Sunday, 31 January 2016

The first rule of fight club...

Sparring (kyorugi in taekwondo, kumite in karate) is just punching people right? How different can it be for these two martial arts separated by only 500 miles?

The answer, of course, is very!

I've never claimed to be a true all-rounder, and I envy and respect those who can combine the grace and power required for patterns, with the speed, strategy and dynamism of the fighter. In fact, since the 1980s, of my forty-odd competition medals, only eight are for fighting. But there's no reason why we shouldn't be good at both as the core skills for both; speed, power, technique and timing are essentially the same... or so I'm told.

Even within each art, there is a difference between dojo/dojang sparring and competition fights. In class, sparring is more stand-up and close quarters, with fewer breaks and retreats. In a tournament, there will naturally be more focus on clarity of technique and target. But what I've found most difficult to manage as I move between TKD and karate classes is what I'm "allowed" to do.

Again, I'm going to qualify this blog by stating that this is my understanding as a taekwondo improver (I think I'm pushing it calling myself a beginner now) rather than a technical analysis...

The first thing you notice is how protected the taekwondo competitor is compared to karate. Generally, kumite in the EKF doesn't require head guards for adults and has only recently introduced chest-protectors. Karateka do not wear arm protectors. So is this difference indicative of the type of attacks likely to befall the fighter?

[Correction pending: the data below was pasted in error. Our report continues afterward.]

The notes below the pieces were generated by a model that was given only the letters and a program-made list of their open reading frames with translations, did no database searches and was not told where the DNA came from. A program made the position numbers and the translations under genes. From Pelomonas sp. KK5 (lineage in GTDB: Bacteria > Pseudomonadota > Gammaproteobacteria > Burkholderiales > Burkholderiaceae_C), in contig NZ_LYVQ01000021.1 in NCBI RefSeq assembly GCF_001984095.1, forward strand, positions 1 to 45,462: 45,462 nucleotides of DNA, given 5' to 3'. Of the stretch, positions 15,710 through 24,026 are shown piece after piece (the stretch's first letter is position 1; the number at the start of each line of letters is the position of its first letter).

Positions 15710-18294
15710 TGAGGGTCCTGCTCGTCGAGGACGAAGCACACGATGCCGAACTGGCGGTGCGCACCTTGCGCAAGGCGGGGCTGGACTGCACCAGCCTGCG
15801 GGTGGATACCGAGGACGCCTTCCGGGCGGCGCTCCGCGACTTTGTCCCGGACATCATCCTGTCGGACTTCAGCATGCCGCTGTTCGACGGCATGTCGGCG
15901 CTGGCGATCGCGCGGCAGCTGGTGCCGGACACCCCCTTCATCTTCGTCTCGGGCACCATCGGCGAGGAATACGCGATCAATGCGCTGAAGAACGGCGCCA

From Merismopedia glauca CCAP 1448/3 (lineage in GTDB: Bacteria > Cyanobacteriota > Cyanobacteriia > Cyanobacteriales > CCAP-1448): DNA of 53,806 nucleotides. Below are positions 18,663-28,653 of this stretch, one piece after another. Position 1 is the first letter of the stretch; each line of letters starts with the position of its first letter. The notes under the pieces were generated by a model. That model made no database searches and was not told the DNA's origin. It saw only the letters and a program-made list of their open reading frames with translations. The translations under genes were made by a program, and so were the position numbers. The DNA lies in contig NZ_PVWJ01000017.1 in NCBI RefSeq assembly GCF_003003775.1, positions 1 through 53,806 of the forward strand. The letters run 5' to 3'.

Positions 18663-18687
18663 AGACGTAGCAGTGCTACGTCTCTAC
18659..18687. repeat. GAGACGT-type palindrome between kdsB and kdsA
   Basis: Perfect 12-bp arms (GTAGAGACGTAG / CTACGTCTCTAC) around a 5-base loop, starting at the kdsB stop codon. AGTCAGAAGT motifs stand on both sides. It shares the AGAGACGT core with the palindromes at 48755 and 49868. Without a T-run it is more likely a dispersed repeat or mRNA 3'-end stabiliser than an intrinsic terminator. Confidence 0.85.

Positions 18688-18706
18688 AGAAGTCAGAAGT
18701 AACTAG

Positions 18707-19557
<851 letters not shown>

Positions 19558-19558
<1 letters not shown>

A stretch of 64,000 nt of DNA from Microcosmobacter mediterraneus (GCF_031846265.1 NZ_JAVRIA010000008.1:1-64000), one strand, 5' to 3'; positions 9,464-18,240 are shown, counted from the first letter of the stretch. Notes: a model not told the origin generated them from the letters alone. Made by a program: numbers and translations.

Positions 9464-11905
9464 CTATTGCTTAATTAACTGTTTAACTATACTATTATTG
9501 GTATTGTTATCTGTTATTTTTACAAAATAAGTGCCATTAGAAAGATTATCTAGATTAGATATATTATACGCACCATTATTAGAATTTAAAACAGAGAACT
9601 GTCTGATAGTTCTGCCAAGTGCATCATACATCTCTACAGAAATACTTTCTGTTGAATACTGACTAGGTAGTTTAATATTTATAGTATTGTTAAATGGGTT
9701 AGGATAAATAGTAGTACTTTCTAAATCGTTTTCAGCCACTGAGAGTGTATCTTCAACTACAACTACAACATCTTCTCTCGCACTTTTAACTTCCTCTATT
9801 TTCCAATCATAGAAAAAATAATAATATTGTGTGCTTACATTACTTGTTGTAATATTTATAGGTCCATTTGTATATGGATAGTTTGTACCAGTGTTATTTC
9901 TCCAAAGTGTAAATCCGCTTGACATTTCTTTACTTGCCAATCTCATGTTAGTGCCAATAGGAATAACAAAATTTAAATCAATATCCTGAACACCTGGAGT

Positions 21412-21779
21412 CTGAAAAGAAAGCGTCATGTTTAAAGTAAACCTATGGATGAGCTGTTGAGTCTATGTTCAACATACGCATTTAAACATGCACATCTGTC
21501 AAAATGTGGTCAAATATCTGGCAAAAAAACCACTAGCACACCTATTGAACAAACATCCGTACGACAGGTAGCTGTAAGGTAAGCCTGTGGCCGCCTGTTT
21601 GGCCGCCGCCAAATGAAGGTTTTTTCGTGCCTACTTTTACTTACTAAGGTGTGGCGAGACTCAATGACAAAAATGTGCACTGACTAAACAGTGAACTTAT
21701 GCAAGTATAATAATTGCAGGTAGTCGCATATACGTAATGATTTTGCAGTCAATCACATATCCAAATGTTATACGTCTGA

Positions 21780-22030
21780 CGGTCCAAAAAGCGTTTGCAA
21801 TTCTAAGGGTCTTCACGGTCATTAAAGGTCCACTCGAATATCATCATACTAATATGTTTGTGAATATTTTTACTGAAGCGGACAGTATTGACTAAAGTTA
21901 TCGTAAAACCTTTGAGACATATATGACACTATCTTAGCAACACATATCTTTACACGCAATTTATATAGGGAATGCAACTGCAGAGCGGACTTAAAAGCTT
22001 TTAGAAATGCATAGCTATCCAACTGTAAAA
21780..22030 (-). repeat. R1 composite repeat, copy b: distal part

As an ITF school, my club adheres to sparring rules but this isn't quite a strict as the WTF Olympic rules - (basically what you'll see if you watch Jade Jones). This means you can punch and kick (no knees, elbows, knifehands etc) and you can target the head or the chest guard only.

Unlike the extremely unrealistic Olympic sparring rules which state you can't punch to the head (What?!) punches, including hooks, uppercuts and jabs are allowed. You'll also not see much guarding and blocking with the arms in Olympic sparring, (kicks are blocked with kicks) but ITF sparring does focus very heavily on guards.

Now, I'm never gong to spar at the Olympics (although hopefully young martial artists will have the choice of karate or taekwondo from 2020) so it's fine for me to focus on my dojang fighting and use punches and blocks - there's no way I could rely on leg flexibility to score - I have none.

So what are the big differences that get me into trouble? In karate, punches must be straight,  no hooks or uppercuts, so I either forget to use these at TKD, or accidentally use them at karate and get penalties.  All kicks are allowed in karate but you will rarely see much outside of turning kick and reverse turning so again I tend to rely on these and miss opportunities at the dojang. The biggie, though, is that I have a low centre of gravity and a quick hand, so my go-to technique is to collect the leg after blocking a kick and sweep the other leg for a takedown and finish. You are not allowed to grab in TKD so you very rarely have take-downs. This leads to my sparring partners hovering on one leg and repeatedly side kicking me(!) because there's no danger.

So who would win? Well, there are plenty of youtube videos that claim to answer this, but realistically you would need to have a no-rules bout to find that out. I'm not a huge fan of the WTF Olympic sparring, it's rule-bound and audience pleasing and doesn't bear a lot of resemblance to a real fight. WKF karate has fewer rules and allowing for punches to the head and take-downs means it has more realism. I sincerely hope these aren't lost if karate does become an Olympic sport.

Outside of the tournament arena, I love that I can throw hooking punches in the dojang, it's a new technique for me but it works. I do suffer from leggy opponents blocking with their legs - I can't get near them and I can't put them on their arse and basically legs are longer than arms so I'm going to be at a disadvantage in taekwondo.